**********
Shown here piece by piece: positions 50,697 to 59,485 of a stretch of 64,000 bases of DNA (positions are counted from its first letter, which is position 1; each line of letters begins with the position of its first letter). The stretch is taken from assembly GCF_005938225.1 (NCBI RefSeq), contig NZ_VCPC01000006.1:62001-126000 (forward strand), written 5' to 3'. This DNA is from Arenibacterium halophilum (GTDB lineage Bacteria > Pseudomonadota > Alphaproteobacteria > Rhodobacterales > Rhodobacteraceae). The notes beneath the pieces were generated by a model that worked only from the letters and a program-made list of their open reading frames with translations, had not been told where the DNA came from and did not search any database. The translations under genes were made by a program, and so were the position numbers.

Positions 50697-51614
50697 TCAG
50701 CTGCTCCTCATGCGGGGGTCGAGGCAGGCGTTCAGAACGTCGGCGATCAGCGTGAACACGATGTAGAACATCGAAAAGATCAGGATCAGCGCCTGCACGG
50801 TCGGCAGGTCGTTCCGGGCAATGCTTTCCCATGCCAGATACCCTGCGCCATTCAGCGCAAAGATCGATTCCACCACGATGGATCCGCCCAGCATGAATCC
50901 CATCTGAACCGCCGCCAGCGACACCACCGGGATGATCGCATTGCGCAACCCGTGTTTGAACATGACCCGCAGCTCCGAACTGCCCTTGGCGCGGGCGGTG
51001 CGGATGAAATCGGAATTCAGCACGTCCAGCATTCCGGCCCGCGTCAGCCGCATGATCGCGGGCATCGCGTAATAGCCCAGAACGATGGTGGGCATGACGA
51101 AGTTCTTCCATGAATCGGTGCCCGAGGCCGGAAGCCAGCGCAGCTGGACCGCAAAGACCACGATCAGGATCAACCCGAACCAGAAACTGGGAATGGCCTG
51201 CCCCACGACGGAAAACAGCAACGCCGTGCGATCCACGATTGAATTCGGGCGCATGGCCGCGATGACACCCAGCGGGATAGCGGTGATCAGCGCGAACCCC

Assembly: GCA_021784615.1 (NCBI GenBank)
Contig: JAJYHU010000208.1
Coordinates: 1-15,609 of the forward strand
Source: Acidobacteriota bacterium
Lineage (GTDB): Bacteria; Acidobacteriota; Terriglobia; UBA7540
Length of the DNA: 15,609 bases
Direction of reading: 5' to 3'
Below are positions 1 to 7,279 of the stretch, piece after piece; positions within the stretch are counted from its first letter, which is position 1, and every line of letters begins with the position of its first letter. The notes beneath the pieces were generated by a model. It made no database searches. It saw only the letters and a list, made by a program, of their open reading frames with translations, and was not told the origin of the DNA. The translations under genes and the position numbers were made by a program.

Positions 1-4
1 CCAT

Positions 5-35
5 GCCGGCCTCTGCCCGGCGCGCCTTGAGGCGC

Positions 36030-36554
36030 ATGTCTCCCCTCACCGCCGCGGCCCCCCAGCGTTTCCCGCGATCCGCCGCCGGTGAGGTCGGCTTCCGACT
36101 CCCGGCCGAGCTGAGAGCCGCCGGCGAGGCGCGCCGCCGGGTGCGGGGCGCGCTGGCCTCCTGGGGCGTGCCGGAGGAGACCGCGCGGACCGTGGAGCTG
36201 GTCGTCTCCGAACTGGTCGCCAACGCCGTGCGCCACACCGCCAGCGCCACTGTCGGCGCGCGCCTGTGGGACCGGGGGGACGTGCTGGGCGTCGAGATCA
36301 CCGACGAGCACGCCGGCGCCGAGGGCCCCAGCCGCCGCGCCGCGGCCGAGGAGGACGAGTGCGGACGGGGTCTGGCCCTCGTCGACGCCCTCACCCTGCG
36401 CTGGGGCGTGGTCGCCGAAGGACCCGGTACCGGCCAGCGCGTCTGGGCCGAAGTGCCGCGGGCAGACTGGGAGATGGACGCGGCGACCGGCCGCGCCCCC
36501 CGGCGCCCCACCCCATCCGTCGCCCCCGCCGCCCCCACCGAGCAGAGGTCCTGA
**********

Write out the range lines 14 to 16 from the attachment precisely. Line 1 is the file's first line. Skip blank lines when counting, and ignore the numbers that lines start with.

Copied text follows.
Lineage (GTDB): Bacteria; Acidobacteriota; Terriglobia; UBA7540
Length of the DNA: 15,609 bases
Direction of reading: 5' to 3'